Today is my eldest son's 9th birthday (I am writing this in the cinema during a particularly tedious film). I should be buying him a new bike, surely, not me!
After months of investigation, trying out different frames and seeing whether I could get a good "0 kilometer" deal (ex-exhibition), I finally settled on the Giant Trinity Advanced SL frame with Ultegra, Rotor cranks, Zipp 900 disc wheel and Xentis 4 spoke TT Mark I front wheel. All this for less than half the price of the Trinity Advanced SL model featured in the catalogue, with its electronic group set. After the Ironman I did back in May, the only thing that hurt was my back - and the discomfort lasted two weeks. I am hoping that this bike will help me tolerate much better the aero position (flat backed, low, stretched out riding position). It bloody had better do because my marriage let alone my bank account won't survive another bike purchase on this scale.
Buying the bike was like walking into a bar with Scarlet Johansen on my arm; the same mixture of embarrassment and pride having everybody staring longingly in my direction. The difference, of course, was that I let them caress my newly acquired beauty and even lift her up to feel her weight. A guy came in with a retro single speed - something unusual in hilly Madrid - and when we caught each other in mutual bike admiration he suggested a swap.
In the end the bike was missing a few of the bits and pieces I had ordered because they hadn't yet arrived. Nevertheless, Rafa, who runs the Ciclos Delicias shop, leant me a fetching purple saddle and some brand new pedals so that I could at least try out the bike while we waited for the parts to turn up.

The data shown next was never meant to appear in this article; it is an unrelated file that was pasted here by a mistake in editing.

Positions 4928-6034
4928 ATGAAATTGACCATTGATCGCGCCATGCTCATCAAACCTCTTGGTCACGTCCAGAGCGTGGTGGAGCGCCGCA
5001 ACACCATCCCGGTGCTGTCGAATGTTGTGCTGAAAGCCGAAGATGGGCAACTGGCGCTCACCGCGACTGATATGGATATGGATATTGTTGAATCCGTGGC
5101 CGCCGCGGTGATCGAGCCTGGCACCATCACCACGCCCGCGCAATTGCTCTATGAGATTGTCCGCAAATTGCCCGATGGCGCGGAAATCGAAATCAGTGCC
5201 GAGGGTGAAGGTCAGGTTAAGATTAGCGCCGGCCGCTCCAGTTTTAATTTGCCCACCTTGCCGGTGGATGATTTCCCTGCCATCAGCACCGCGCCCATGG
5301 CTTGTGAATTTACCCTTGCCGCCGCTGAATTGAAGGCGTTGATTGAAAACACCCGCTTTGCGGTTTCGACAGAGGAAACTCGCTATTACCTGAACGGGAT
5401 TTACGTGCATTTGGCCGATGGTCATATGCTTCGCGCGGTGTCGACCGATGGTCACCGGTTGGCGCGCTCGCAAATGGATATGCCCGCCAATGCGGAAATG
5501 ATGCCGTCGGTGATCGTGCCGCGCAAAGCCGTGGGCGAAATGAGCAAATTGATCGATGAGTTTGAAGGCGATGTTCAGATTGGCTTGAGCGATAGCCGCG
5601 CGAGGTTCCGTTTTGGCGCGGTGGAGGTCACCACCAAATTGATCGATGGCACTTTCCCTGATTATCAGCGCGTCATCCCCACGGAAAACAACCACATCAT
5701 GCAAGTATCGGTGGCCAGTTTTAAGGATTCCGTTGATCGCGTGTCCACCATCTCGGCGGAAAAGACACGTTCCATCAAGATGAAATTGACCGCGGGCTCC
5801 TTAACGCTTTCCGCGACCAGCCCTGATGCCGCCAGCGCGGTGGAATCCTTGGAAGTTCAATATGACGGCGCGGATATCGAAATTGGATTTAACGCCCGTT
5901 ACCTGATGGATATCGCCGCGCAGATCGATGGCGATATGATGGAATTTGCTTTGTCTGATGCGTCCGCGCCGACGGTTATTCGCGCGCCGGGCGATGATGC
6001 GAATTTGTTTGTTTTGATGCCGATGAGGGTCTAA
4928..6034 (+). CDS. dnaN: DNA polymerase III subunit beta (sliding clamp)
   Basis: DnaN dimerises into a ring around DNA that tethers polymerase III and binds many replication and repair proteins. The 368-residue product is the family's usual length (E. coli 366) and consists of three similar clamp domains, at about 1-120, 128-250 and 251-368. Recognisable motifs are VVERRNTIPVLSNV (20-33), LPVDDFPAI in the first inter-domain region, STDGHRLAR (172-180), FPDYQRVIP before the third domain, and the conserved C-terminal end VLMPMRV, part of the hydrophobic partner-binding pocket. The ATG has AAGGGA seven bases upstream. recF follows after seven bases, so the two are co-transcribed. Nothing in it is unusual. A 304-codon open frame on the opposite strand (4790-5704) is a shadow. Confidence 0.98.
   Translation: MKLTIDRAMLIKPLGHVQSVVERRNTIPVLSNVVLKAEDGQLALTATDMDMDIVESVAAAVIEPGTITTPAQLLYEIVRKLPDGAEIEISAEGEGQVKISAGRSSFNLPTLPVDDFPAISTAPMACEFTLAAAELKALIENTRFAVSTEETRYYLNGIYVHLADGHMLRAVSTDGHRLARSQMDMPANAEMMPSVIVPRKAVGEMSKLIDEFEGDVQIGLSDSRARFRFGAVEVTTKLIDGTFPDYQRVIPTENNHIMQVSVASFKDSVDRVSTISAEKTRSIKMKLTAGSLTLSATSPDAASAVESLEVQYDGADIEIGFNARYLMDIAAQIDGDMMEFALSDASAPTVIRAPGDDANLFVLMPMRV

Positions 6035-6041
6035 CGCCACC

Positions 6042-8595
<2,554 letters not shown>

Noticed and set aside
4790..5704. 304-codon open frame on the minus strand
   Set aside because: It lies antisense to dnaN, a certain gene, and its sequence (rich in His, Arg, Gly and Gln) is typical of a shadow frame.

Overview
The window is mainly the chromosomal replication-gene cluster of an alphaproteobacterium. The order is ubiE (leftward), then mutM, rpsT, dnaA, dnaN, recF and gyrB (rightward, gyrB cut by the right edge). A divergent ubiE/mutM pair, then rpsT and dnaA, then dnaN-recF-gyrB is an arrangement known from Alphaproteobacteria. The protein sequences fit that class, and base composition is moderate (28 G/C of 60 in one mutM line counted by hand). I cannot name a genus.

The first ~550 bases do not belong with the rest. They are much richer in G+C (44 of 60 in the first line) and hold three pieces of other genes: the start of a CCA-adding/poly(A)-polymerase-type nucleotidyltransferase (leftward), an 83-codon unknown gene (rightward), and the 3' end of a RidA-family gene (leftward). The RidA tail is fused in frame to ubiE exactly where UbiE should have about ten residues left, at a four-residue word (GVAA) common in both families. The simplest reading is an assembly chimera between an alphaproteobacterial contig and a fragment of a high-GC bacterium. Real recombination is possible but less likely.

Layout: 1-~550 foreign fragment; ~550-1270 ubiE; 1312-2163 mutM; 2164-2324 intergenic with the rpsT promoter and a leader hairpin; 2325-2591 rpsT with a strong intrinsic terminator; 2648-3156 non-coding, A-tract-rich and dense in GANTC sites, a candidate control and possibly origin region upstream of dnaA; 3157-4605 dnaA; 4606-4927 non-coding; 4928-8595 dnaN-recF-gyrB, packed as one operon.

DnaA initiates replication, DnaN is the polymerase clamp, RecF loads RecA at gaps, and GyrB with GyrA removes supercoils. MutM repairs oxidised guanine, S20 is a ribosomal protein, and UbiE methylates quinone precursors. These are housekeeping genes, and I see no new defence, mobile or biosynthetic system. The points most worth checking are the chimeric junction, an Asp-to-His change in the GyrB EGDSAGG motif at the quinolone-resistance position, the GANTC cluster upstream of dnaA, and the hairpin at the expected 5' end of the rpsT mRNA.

It was also weird walking through Delicias - which is a slightly run down part in the suburbs of Madrid - with a space age bike. On the train home an elderly man started talking to me about the bike, reminiscing about how he used to ride 200 km and back in a day, or how he climbed puertos that even cars struggled to go up. Looking at him he had that impish air of a cyclist, small, lean and with a sparkle in his eye. He told me that he used to ride with wheels that had wooden rims.
Needless to say, the bike is amazing. Certainly much more amazing than my ability to move it. The image of me with Scarlett Johansen is probably an appropriate one: I've traded up. Every so often I read a letter or an article in a triathlon magazine or forum, in which someone is boasting about how many people on much more expensive bikes he (it is always a "he") has overtaken in a race or even in training. I suppose it is easy for me to say but I can't help feeling sad when I read these kind of comments, that somehow the author is making excuses and limiting themselves. What I like about the Ironman distances is that it is just you against the wind and the current (unless you are in contention for winning overall, of course). Doesn't stop you from coveting other peoples' bikes, though, much like eyeing up another guy's girlfriend.
Some sports have adopted stricter rules to keep the technological advantages at bay, thus reducing the barrier to entry. Long distance triathlon is not one of those sports. I am privileged to be able to ride a true marvel of human engineering.
|The soft focus wasn't intentional...|